This 1965 Chevy Chevelle has quite a story to tell. It even started out a little different than most. In 1965, a couple purchased matching cars. The only differences were that his had a 300hp 327 V-8, while hers had a straight-six. They were daily drivers for the couple for many years. This was a simpler time. Cars were simpler. People's lives were simpler. This was an era when you didn't put 10,000 miles a year on a car. And cars held up for decades with regular maintenance. When it came time for the original owner to sell the car 36 years and 60,000 miles later, it was still a solid car. The original paint and interior looked as good as a car only a fraction of its age. And this A-body was still up to the duty of providing daily service.

Meanwhile, Kyle and Stacy Tucker of Detroit Speed & Engineering (DSE) had just finished the event circuit with their Twister '69 Camaro. They had won awards, taken home trophies from races, and gained the attention of thousands with performance and detail in execution with their Camaro. But there's always the question of what to do next. There's almost an expectation when you're in the limelight. They thought about what to do next, considering the various options, and decided on building an early Chevelle. The search was on. Kyle found this clean, one-owner gem in Arkansas. They bought the car and brought it home. They did the Power Tour with it in 2001 before they had a chance to do much more than wash the car. Stacy said that it was a totally different experience in this completely stock Chevelle compared to the year prior in a totally built Camaro. In 2000, they could blow by anyone. In 2001, everyone was blowing by them.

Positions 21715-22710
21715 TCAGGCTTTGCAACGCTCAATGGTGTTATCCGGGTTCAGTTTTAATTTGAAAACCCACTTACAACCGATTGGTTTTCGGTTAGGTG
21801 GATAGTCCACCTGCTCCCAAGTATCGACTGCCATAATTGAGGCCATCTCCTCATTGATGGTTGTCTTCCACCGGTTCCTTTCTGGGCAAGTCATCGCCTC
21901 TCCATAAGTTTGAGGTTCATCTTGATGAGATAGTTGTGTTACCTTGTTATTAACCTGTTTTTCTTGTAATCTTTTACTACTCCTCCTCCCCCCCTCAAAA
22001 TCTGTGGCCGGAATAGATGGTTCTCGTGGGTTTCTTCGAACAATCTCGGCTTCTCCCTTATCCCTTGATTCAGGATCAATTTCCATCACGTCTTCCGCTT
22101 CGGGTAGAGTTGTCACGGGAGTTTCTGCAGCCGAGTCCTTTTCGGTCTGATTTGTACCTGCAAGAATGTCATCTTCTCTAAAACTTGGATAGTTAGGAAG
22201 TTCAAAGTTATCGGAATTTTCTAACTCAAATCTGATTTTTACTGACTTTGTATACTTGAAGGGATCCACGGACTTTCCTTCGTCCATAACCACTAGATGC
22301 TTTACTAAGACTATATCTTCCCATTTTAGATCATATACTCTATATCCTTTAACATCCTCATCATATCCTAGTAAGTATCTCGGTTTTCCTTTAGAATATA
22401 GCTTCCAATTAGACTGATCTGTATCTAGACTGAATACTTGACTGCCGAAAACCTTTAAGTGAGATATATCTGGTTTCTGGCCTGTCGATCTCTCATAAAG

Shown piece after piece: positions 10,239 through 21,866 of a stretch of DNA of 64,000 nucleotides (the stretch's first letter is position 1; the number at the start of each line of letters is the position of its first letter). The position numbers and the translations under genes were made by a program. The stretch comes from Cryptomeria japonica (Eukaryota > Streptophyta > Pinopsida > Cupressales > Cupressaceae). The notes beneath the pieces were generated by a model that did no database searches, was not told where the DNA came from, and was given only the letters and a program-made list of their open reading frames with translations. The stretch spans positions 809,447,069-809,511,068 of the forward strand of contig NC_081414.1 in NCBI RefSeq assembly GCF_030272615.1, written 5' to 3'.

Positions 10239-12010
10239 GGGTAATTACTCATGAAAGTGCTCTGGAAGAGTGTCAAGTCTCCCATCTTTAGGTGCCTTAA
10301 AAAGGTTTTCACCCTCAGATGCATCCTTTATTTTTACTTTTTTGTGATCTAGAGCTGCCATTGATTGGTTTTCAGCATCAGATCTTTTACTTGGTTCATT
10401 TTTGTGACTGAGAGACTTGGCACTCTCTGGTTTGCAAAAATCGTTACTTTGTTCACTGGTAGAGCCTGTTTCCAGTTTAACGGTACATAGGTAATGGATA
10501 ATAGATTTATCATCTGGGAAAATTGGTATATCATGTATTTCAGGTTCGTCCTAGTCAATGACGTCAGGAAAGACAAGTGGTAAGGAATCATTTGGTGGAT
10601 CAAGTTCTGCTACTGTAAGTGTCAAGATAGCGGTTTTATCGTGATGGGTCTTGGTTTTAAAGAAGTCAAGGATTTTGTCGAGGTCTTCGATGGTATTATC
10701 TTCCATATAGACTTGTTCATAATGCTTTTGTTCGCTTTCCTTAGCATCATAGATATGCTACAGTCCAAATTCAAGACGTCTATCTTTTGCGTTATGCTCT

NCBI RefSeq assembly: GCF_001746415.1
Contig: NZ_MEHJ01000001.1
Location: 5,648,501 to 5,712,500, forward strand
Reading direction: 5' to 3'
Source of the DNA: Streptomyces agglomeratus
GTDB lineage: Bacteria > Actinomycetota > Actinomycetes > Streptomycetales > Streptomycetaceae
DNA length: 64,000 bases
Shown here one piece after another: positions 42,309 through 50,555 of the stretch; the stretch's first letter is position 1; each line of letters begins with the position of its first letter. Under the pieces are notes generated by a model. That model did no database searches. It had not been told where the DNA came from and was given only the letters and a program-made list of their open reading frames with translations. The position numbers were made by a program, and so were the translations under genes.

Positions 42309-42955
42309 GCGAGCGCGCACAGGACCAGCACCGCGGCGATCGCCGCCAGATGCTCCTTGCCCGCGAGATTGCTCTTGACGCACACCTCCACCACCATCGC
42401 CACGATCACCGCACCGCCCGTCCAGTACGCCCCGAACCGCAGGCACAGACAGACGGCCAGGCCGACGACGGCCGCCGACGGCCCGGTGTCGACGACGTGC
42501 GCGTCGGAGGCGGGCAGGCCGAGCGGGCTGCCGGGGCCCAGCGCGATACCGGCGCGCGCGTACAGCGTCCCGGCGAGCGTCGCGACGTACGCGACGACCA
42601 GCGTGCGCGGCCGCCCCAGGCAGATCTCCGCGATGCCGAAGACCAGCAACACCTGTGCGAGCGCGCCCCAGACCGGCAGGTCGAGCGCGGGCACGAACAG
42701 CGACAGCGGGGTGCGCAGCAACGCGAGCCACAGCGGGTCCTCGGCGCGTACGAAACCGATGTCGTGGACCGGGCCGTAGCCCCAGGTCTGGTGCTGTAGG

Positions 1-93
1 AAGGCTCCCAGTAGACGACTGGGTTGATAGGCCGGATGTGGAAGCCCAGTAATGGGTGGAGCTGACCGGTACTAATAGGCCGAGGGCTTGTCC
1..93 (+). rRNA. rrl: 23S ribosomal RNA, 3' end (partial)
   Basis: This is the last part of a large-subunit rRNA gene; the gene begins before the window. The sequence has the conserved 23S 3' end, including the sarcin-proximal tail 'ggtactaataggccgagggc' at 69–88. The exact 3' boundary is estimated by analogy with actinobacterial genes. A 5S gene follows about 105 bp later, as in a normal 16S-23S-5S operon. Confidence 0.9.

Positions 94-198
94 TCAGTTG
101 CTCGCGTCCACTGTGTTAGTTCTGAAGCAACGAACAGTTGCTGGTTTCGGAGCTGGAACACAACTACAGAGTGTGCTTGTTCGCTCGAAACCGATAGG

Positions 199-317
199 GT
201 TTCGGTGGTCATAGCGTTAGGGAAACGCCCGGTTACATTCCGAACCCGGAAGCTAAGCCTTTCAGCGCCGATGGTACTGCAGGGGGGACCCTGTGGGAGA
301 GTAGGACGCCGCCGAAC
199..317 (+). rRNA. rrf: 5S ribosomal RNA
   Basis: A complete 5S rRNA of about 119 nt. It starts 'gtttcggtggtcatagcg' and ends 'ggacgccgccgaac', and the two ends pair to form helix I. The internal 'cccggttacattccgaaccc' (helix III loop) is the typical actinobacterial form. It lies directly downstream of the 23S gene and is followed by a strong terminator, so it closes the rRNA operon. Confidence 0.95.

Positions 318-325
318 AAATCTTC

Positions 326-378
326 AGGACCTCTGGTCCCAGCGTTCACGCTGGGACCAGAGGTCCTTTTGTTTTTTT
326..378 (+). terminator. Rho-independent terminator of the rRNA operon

Then the car got sidelined as Kyle and Stacy launched their business, DSE. The Chevelle sat while they built and sold Camaro components that they had developed while building the Twister and several other first-generation Camaros.

Several years later, the car was pulled back into action, this time for business as well as transportation. The Chevelle had an unmolested chassis, which would be perfect for DSE to engineer their suspension components with. It also re-entered into its life of daily transportation, this time for Kyle. The car was initially fitted with prototype DSE springs and shocks front and rear. When the first set of A-arms was ready for testing, they were fitted to the car. Then the initial drop spindles. It currently sports the DSE Speed Kit 3, which is a combination of all of these components, plus the company's 600 Steering gear and splined front sway bar. The rear suspension is also a DSE Speed Kit 3, and it is equally as trick. The core of the kit is a set of Swivel Link rear control arms. The complete kit also includes coilover shocks and springs, rear sway bar, and chassis brace kit. (See the "DSE Suspension" sidebar for more information on all of these suspension components.)

Before you start thinking that this car had left one cushy life for another, think again. As a development mule, this car's job is to hit every pothole between the Tucker's house and DSE's shop. In between pothole runs, the car spends time on the skidpad, a slalom course, or a test route that the Tucker's developed around their shop. The team at DSE uses it to continually refine the suspension and try new components. They'll spend weeks just doing shock tuning. They're not only looking for performance and ride quality, but they are also using this Chevelle for durability testing, and the only way you can do that is by beating on it. The car has also seen quite a lot of use lately driving to and from events, and smoking the tires around road courses and autocrosses. It even won the autocross event at the Goodguys Charlotte event. The Chevelle went on the 2010 Hot Rod Power Tour, and then was driven to Chevellabration in Tennessee where it ran 50 laps on the autocross. The next day after returning to the shop, a DSE sales guy took it for sales calls in Florida.